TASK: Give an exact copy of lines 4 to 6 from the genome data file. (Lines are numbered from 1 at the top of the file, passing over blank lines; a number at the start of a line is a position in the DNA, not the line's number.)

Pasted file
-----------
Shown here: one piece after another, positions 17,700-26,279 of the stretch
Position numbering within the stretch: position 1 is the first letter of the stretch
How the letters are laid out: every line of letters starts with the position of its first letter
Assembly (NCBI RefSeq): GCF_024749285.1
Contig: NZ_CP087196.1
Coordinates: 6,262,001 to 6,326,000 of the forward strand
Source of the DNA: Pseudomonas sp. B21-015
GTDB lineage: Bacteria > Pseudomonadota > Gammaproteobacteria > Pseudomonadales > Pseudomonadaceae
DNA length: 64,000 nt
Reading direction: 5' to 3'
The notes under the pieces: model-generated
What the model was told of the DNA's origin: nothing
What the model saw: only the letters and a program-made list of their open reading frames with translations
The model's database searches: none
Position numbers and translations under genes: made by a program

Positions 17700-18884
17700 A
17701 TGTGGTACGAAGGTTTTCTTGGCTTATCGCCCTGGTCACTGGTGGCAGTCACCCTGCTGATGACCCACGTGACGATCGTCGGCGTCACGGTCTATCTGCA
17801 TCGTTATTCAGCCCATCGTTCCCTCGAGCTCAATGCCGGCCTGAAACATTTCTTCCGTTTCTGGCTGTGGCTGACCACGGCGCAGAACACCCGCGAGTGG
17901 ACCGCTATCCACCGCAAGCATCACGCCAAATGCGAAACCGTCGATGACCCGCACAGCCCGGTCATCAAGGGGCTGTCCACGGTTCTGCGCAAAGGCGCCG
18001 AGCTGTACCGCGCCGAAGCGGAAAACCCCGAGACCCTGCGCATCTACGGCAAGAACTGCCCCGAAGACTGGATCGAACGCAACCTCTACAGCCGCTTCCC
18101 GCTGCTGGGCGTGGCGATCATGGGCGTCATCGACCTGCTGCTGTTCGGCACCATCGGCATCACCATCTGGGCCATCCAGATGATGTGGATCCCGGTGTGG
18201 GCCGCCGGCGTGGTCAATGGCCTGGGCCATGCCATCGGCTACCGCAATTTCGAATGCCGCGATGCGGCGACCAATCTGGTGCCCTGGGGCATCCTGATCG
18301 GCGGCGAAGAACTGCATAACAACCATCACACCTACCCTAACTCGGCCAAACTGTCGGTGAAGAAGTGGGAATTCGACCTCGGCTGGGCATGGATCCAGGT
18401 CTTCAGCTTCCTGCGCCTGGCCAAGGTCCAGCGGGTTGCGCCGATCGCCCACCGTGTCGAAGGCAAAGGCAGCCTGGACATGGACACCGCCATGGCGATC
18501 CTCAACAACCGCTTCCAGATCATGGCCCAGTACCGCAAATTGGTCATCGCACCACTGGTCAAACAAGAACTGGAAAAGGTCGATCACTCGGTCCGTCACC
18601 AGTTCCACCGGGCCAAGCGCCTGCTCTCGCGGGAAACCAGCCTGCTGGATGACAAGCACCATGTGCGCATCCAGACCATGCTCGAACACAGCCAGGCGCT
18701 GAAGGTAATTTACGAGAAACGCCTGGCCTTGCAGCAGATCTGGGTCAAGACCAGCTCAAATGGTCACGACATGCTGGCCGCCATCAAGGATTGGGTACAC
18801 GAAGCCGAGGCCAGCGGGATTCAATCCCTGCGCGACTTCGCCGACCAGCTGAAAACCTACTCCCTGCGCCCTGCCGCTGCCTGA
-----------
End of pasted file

Assembly (NCBI RefSeq): GCF_024749285.1
Contig: NZ_CP087196.1
Coordinates: 6,262,001 to 6,326,000 of the forward strand